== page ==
HOSPICE – a guest post by Lori Soneson Odhner

Lori & her husband, John, are the tender holders of the marriages in our local church – they seem like one angel more than two heart-graced humans.  She wrote this beautiful tribute about a married couple I’ve known all my life; song birds who embody virtues to which I aspire, yet they never seemed puffed up.  They breathe love.

John and I went to sit with a woman whose husband of sixty six years is dying. I say dying as if it is permanent. But death is as much of a ruse as the sun coming up this morning. That golden orb couldn’t rise because it didn’t actually sink down. The sun does not revolve around us. Never has.

The wife who has lived and loved and laughed with one precious man for two thirds of a century can barely leave his side to go to sleep. Only after she has tucked him in, kissed his sallow cheek, and recited the prayer loud enough for both of them, can she shuffle to the elevator and push the button. Turn the ignition and drive home. Except that home is where her husband is. And he is on the third floor, eyes closed, just past a sign that has that final sounding hush.


Probably there have been very few midnights that they were not side by side. Maybe a couple dozen. But now she is thrust into the entryway of widowhood. She must learn to make one sandwich. Pour one glass of juice. Not call into the other room with a question. Sleep in the middle of the bed.

There are pictures in their apartment of the two of them. Photographs of white weddings, and pink cheeked grandchildren in their laps. Proof of their trips to Singapore, and Alaska, England, and Vermont. Snapshots of them cross country skiing in their seventies, with arms still strong enough to push the poles across the glistening snow of upstate New York. Family portraits with his kind eyes crinkled in song.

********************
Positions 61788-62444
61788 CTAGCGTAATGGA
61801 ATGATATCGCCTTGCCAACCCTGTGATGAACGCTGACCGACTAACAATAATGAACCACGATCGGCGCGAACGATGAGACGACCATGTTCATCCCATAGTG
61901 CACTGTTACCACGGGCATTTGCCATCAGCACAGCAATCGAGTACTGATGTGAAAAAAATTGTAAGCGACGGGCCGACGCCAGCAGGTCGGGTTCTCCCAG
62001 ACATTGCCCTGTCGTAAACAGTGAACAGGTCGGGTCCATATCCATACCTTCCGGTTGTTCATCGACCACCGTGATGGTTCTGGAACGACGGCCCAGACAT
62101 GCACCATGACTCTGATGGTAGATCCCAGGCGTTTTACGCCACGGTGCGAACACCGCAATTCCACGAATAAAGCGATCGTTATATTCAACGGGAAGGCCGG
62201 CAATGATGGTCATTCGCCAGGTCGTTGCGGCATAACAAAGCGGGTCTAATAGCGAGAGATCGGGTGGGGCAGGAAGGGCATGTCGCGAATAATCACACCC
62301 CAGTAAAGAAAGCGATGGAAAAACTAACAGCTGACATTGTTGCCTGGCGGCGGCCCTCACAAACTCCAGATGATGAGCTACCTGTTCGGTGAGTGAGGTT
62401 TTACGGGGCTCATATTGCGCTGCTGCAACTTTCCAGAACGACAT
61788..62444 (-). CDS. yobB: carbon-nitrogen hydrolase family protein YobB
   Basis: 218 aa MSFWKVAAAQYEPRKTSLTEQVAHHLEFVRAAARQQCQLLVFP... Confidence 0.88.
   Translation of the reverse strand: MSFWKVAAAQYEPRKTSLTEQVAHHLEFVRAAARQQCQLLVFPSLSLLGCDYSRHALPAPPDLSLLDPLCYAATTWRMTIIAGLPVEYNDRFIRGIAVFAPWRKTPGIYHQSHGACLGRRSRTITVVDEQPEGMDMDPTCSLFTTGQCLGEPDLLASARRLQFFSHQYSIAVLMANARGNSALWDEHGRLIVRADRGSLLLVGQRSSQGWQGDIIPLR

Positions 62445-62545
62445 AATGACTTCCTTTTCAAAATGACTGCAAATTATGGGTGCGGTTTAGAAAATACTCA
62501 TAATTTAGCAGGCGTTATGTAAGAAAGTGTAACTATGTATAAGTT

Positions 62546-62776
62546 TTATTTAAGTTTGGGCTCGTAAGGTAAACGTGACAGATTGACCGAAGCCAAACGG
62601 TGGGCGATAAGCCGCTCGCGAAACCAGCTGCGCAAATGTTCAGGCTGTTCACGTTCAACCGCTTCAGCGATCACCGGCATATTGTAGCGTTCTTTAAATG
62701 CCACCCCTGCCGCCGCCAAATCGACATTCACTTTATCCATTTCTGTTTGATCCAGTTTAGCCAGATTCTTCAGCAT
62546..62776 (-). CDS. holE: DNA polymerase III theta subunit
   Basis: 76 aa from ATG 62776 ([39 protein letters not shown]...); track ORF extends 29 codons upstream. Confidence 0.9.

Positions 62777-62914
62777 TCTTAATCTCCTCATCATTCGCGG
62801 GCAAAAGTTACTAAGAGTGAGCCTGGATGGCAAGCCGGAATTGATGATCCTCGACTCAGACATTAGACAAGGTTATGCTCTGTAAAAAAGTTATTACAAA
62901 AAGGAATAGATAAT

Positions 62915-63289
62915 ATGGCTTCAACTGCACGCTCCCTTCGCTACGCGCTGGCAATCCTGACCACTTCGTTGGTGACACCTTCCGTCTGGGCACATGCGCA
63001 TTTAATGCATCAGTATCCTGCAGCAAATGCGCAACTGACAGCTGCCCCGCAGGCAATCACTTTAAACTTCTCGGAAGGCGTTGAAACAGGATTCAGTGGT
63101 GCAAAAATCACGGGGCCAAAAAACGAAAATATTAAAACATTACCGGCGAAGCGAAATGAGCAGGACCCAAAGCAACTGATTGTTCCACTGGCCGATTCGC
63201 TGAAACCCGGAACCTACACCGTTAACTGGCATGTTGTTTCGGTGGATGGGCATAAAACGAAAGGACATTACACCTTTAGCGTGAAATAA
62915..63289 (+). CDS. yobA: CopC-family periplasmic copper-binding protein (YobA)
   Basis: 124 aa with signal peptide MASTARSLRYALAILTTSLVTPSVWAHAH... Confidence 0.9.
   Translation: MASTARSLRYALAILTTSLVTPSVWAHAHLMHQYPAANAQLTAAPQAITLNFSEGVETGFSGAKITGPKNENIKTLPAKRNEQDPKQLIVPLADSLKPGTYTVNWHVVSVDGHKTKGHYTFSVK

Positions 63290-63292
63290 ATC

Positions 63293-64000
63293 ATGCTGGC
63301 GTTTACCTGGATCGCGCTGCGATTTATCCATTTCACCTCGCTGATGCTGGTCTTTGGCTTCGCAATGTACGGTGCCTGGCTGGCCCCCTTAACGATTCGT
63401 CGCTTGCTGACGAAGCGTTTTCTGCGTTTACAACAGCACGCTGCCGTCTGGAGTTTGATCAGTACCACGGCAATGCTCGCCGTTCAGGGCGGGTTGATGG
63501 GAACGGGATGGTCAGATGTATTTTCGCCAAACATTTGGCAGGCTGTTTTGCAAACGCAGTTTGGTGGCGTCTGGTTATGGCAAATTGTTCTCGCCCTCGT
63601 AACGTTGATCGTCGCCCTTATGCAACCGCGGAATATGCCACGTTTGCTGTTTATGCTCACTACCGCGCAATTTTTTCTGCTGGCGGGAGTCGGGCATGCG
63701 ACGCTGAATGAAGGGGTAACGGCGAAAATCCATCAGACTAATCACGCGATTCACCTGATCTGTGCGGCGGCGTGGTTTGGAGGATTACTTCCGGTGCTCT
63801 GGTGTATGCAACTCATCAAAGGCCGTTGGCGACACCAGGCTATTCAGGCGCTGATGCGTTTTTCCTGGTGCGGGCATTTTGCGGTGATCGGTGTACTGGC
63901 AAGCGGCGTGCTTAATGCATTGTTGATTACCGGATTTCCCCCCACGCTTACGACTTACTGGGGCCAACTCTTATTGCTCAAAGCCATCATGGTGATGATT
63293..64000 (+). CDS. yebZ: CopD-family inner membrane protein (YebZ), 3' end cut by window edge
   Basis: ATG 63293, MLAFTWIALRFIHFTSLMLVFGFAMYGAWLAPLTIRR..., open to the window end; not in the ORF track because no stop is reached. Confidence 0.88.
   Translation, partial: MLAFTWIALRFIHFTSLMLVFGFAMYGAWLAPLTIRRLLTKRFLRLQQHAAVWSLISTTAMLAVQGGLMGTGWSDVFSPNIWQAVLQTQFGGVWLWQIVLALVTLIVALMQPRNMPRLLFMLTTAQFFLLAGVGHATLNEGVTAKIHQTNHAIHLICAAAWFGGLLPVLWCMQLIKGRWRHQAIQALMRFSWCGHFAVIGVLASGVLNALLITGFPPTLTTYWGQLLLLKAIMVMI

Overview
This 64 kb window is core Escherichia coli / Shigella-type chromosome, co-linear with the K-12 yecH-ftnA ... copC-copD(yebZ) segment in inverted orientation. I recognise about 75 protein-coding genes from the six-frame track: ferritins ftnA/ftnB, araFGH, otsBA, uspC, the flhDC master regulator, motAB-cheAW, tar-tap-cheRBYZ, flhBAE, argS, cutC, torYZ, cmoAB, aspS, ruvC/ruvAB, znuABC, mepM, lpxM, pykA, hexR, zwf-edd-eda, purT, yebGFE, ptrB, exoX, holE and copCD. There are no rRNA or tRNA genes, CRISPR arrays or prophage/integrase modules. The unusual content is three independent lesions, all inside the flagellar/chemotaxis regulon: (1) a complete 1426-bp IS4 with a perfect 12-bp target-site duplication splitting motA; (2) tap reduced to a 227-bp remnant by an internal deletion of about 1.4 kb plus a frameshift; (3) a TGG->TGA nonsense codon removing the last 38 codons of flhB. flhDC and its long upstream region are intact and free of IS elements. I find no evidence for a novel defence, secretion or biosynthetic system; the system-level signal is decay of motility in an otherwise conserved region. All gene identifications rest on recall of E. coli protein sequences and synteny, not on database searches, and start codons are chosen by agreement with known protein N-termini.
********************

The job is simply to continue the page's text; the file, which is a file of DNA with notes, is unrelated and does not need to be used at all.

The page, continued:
Yet pictures will never be enough.

Their son sat with us by the bed, and he picked up the guitar. His fingers knew their way across the fret board, while his low voice crooned the words of what was happening right before us.

Blackbird singing in the dead of night
Take these broken wings and learn to fly
All your life
You were only waiting for this moment to arise

Blackbird singing in the dead of night
Take these sunken eyes and learn to see
All your life,
You were only waiting for this moment to be free

Black bird fly, black bird fly
Into the light of the dark black night

I can only imagine what he will feel like when his eyes open like orbs, and his spirit takes flight beyond the horizon. Yet part of him will be looking over his shoulders, now supple, waiting for her to come too.

Heaven would not be heaven without her.



Author: auntdeev

playfulness coach, life enthusiast & general instigator, ENTJ, cat lover

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